The CFPOA has been criticized in the past for not going far enough in what it covers or in how it is enforced. However, a recent appeals court decision upheld a 2013 conviction in the R. v. Karigar case, and in so doing may have added some "teeth" to the law. FCPA Blog has a good summary of the case generally, and Canadian Law Firm McCarthy Tétrault has an in depth analysis of the original decision. The full text of the original decision can be read here, and the appeals court decision can be read on the here.

On this blog we often highlight scandals and other problems arising from corruption. Sometimes it feels like corruption is everywhere and maybe the fight against it is hopeless. But it's not all bad news, while corruption and fraud is still all too common, according to a recent study companies are beginning to do more about it. The latest edition of the Annual "CEO Success Study," which is published by Strategy& – the Strategy arm of PwC's Consulting Practice points out that boards are increasingly forcing out Executives for unethical behavior.

Strategy& provides a pretty good summary of this section of the report in their article "Are CEO's less ethical than in the past?" One point they make is that while it's hard to know if corruption and unethical behavior among CEO's is actually more common, it's clear that companies are doing more about it. From the article:
Our data cannot show — and perhaps no data could — whether there’s more wrongdoing at large corporations today than in the past. However, we doubt that’s the case, based on our own experience working with hundreds of companies over many years. In fact, our data shows that companies are continuing to improve both their processes for choosing and replacing CEOs and their leadership governance practices — especially in developed countries.

We’ve talked about the Panama Papers before, but the changes they are bringing to the international political landscape are still taking shape. Last week, the Panama Papers led to the fall of another world leader.

On July 28th, the Prime Minister of Pakistan Nawaz Sharif resigned after the Supreme Court ruled that the corruption allegations stemming from the Panama Papers disqualified him from the position. The information leaked in the Panama Papers led to the accusation that Sharif engaged in money laundering through offshore companies owned by his children in order to purchase high-end properties in London. On July 31st, The National Accountability Bureau in Pakistan announced that Sharif and his three children will face four counts of corruption charges over these revelations.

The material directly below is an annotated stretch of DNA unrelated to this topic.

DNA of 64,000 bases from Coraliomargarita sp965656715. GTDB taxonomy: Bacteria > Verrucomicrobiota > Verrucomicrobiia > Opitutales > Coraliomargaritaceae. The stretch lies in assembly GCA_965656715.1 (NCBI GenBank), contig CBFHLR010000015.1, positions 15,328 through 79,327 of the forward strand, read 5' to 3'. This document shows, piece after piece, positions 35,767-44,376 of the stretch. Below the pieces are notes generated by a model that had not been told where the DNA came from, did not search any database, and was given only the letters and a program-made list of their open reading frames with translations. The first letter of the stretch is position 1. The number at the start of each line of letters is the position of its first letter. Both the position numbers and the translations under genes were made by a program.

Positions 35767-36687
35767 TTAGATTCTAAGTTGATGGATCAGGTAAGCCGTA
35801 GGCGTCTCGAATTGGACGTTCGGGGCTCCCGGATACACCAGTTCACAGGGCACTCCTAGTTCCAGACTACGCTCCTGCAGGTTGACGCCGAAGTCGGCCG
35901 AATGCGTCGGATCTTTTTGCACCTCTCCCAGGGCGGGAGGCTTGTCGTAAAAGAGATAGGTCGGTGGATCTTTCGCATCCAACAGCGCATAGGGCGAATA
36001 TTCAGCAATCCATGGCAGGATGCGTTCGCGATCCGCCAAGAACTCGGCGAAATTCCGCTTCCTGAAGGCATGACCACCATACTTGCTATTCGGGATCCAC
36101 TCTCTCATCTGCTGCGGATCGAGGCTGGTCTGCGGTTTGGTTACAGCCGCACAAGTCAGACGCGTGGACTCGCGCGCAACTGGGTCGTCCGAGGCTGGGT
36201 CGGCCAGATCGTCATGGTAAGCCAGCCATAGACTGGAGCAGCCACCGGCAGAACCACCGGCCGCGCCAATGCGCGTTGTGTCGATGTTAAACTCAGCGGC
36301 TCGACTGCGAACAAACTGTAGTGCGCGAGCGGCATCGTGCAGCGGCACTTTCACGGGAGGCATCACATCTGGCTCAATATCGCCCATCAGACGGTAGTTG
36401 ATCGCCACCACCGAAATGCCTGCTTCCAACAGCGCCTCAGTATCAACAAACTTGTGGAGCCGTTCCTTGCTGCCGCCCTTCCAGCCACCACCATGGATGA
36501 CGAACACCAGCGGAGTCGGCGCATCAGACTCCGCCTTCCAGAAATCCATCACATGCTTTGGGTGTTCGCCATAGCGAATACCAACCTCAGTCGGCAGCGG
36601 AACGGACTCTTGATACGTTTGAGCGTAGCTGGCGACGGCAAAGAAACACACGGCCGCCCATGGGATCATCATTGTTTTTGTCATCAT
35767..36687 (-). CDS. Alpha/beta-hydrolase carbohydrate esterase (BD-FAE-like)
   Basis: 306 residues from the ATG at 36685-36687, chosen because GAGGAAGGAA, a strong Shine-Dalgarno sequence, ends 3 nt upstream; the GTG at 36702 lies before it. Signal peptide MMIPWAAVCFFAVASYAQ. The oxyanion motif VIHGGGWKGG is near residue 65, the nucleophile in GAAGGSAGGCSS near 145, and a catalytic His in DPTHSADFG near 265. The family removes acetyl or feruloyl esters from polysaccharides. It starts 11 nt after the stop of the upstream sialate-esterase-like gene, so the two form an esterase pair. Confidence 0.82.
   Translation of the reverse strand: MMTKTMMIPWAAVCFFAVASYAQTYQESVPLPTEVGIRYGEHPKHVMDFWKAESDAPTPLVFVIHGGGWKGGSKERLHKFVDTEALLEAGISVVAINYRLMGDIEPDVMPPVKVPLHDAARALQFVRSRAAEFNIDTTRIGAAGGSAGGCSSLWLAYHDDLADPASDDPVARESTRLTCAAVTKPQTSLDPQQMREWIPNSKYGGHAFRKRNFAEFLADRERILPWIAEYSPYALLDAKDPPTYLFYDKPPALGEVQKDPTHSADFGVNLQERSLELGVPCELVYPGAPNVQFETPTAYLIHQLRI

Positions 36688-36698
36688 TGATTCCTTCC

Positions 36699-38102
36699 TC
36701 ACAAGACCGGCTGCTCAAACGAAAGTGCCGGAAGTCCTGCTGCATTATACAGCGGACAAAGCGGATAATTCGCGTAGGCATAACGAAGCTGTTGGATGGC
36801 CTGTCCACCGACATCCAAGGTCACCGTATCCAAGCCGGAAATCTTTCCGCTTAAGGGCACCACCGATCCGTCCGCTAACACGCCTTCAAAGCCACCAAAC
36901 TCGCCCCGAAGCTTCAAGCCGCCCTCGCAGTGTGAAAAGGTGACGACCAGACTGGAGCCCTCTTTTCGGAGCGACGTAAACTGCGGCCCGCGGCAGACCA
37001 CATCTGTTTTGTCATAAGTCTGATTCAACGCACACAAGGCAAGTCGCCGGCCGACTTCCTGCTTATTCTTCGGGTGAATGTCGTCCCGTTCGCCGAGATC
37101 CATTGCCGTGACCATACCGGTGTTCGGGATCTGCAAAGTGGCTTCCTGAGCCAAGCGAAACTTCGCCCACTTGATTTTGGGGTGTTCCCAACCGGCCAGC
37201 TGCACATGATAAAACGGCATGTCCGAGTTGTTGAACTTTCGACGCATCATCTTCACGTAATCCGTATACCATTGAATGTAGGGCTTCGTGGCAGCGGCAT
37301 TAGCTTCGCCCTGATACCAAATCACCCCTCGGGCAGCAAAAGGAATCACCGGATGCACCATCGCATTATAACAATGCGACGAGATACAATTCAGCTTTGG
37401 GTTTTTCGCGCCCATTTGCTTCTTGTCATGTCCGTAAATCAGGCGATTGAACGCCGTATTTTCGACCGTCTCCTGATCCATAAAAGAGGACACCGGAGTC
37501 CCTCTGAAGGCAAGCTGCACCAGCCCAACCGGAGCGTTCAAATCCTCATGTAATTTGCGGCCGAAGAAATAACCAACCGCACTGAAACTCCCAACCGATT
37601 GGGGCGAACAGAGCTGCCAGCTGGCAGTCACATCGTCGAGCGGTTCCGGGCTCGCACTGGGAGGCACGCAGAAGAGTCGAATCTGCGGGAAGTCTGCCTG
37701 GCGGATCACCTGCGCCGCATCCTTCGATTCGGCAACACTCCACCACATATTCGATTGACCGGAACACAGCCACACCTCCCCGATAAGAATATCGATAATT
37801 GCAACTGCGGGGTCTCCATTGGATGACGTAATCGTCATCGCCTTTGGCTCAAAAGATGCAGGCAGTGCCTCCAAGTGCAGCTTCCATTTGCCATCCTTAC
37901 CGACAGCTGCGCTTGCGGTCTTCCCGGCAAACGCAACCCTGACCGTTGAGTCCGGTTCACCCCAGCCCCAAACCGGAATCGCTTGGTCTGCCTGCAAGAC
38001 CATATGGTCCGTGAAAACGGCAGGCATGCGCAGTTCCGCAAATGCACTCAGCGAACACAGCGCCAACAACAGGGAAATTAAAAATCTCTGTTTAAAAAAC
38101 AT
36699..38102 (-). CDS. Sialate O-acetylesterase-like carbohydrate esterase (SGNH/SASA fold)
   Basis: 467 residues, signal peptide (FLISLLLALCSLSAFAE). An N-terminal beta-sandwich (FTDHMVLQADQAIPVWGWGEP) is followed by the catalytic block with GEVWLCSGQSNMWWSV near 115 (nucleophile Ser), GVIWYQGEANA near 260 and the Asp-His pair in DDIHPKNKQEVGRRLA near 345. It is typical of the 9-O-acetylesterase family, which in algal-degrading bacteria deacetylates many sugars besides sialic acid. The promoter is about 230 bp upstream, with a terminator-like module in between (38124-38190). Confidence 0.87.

Money laundering is a serious issue that impacts businesses, large and small, all over the world. Money laundering, simply put, is the act of making illegitimate funds appear to come from legitimate sources. Businesses that deal in high volumes of cash, such as restaurants, are most commonly used to launder money, though any kind of business, including those that deal in electronic payments can be used for money laundering. There is even a recent case of a meatpacking business that allegedly bought and sold cattle to launder drug money. Typically the business doing the laundering will mix legitimate money in with the illegitimate funds, in an attempt to make it more difficult to detect. That can mean trouble for you if you’re working with a business that is also laundering money.

Here at Smith Brandon, we’ve been following the 1MDB scandal with great interest. The sheer scale of funds misappropriated from the beleaguered Malaysian sovereign wealth fund is just staggering; estimates peg it at roughly $4.5 billion. Recently, three new revelations came to light.

On Monday, June 12th, news broke that the US Department of Justice is investigating improprieties in the 2013/2014 sale of the Houston based Coastal Energy Company to Compañía Española de Petróleos, S.A.U. (CEPSA), a subsidiary of the Abu Dhabi sovereign wealth fund International Petroleum Investment Co. The $2.2 billion sale was orchestrated by Jho Low, a Malaysian financier close to the family of Malaysian Prime Minister, Najib Tun Razak. Low reportedly supplied $50 million for the deal (believed to have been misappropriated from 1MDB); one week later CESPA transferred $350 million back to Low’s shell company. Jho Low has been at the center of several lawsuits related to the scandal.

Christopher Wray, the nominee for the Directorship of the FBI has a history of work on white collar crimes including FCPA and trade sanctions violations and money laundering. During his time as United States Assistant Attorney General for the Criminal Division from 2003 to 2005, much of his work focused on white collar crime. After leaving the DOJ he continued to work on white collar crime, government investigations, and regulatory issues at the law firm King & Spalding. A speech he gave in 2005 outlines some of the work he did in various anti-corruption cases, including FCPA violations. In it he focused on how he and the DOJ began focusing on faster enforcement and sometimes on prosecuting cases piecemeal as they found violations they could prosecute rather than trying to build one grand case that encompassed everything.